Don’t miss the news about the winner of this week’s giveaway on Monday’s blog post! Thanks to everyone who participated in making this month-long celebration of our “blog-iversary” so much fun!
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My new medical term for the month is “A-fib.” It’s short for atrial fibrillation, a type of cardiac arrhythmia. I’ve learned the term because Steve, a friend of mine at church, has the condition.
Doctors treat A-fib with electrical impulses to “tune” the heart back into its proper wave pattern. Steve has to ease carefully back into work and exercise. But he is confident he’ll master a new routine, with God’s help and support from friends and family. He is back at church now and feeling good.
My pastor offered a simple prayer for Steve that could apply for all of us:
“Give us good rhythm.”
The beating of a heart, the rhythms of breath, of laughter and crying, show us how vibration is at the core of our being. We hear and feel rhythm in nature: birds singing, crickets chirping. The philosopher Alan Watts has a lovely meditation on the delights of rhythm. Most forms of play and entertainment depend on rhythm — variety and complexity within a regular pattern. Watts concludes, “[A]n essential component of my heaven… would be absorption in rhythm.”
I am reminded that dance can be incorporated into Christian liturgy. Indeed, the origin of dance in human history may be rooted in spirituality and worship. Liturgical dance is not a recent innovation; it is a way of recovering an ancient tradition of communing with God through rhythm and body movement. Music and dance can be employed as therapy for mood disorders, neurological disorders, even in cases of stroke and heart disease.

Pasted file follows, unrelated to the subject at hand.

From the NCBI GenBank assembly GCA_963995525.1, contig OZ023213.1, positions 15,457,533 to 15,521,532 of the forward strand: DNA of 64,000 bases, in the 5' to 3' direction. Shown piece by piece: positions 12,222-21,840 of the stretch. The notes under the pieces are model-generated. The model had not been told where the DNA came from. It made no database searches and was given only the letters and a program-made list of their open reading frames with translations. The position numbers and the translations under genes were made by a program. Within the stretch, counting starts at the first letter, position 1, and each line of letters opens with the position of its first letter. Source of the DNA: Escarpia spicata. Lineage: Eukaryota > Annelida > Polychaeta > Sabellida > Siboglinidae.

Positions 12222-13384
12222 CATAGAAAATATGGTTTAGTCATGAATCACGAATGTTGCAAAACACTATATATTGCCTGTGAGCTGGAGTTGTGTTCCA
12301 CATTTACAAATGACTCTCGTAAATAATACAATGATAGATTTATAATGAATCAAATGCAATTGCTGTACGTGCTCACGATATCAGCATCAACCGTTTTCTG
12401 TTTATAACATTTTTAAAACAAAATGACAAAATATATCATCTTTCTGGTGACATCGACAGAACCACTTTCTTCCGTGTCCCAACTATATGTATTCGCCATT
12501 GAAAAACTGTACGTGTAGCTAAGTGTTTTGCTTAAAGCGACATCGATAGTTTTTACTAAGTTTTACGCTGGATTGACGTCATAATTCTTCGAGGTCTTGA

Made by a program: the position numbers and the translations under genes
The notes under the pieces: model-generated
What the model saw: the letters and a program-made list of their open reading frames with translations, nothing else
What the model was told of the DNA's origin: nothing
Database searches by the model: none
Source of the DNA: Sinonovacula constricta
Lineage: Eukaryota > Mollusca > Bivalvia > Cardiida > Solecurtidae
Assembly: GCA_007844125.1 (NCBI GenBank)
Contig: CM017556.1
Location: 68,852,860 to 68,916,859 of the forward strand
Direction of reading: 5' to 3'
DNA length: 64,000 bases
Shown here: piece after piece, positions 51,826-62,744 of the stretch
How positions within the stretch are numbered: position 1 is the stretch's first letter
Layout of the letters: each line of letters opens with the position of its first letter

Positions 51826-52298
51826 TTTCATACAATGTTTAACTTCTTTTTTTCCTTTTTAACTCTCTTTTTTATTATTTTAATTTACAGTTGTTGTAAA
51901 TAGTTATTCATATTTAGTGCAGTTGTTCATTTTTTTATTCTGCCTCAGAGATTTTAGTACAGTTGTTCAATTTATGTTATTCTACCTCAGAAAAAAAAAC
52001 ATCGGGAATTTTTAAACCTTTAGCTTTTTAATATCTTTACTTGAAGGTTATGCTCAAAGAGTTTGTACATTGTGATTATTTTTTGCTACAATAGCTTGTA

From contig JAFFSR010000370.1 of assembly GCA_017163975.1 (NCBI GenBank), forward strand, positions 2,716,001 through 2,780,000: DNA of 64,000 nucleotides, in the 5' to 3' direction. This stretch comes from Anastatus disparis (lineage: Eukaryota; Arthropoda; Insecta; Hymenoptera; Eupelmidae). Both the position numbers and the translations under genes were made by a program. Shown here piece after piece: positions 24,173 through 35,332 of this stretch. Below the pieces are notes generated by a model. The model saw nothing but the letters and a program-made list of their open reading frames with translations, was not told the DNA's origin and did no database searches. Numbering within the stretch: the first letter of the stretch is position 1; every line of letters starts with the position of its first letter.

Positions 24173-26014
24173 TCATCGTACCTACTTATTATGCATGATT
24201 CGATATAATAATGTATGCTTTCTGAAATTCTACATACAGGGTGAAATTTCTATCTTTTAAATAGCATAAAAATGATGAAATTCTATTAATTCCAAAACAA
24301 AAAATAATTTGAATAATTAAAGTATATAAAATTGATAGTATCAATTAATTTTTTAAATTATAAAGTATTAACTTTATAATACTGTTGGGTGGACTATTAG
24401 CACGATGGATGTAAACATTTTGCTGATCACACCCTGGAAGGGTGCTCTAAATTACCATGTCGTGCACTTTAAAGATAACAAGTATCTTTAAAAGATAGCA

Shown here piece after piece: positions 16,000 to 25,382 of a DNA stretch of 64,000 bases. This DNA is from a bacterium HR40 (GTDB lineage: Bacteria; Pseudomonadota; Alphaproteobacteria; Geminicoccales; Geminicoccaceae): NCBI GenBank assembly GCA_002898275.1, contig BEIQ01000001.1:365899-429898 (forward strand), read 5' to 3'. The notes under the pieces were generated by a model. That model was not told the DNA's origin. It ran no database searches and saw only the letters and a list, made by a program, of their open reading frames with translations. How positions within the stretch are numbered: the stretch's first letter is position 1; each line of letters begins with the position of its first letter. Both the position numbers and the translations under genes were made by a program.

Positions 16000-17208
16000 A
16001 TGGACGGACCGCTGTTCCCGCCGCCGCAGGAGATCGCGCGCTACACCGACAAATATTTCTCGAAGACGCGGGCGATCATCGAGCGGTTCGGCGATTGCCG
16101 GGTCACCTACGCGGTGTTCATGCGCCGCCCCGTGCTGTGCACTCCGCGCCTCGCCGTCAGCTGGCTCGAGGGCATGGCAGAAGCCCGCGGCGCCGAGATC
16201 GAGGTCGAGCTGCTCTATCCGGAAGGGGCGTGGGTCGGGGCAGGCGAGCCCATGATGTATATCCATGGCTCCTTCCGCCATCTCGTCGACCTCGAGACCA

Pastor/writer Jeffrey Cootsona shares his thoughts about the rhythms of leadership. Echoing Alan Watts, Cootsona reminds us that rhythm exists through a relationship between work and rest, sound and silence, yes and no, presence and absence.
We sometimes use balance as a metaphor for wellness and right living; Cootsona proposes rhythm as an alternative metaphor. Balance, after all, suggests something static, something delicate. If we lose our balance, there is often a painful fall. Rhythm is dynamic, it is robust. If we lose the beat, we often can recover it quickly. Indeed, there are often other people, partners in rhythm-making, to coach us back into the groove.
Cootsona cites neuroscience research, as well as advice from his father about carpentry, to make this point: Gritting our teeth to power our way through a creative block is counterproductive. It may even be unhealthy. Better to take a strategic break: Go for a walk. Listen to music. Fold a load of laundry. A well-timed break allows our stress to leach away, and our creativity to emerge.
How will you build constructive breaks into your routine?
A bigger question: Is there a “groove” in ministry where your best work happens, where your best self shines through, where a divine rhythm propels you or carries you along? Are there tricks or tactics to help you find the rhythm when you need it?
(Top image, “Endless Rhythm,” by Robert Delaunay, 1934, Tate Modern. Lower photo by Christophe Alary, both used with permission via Creative Commons.)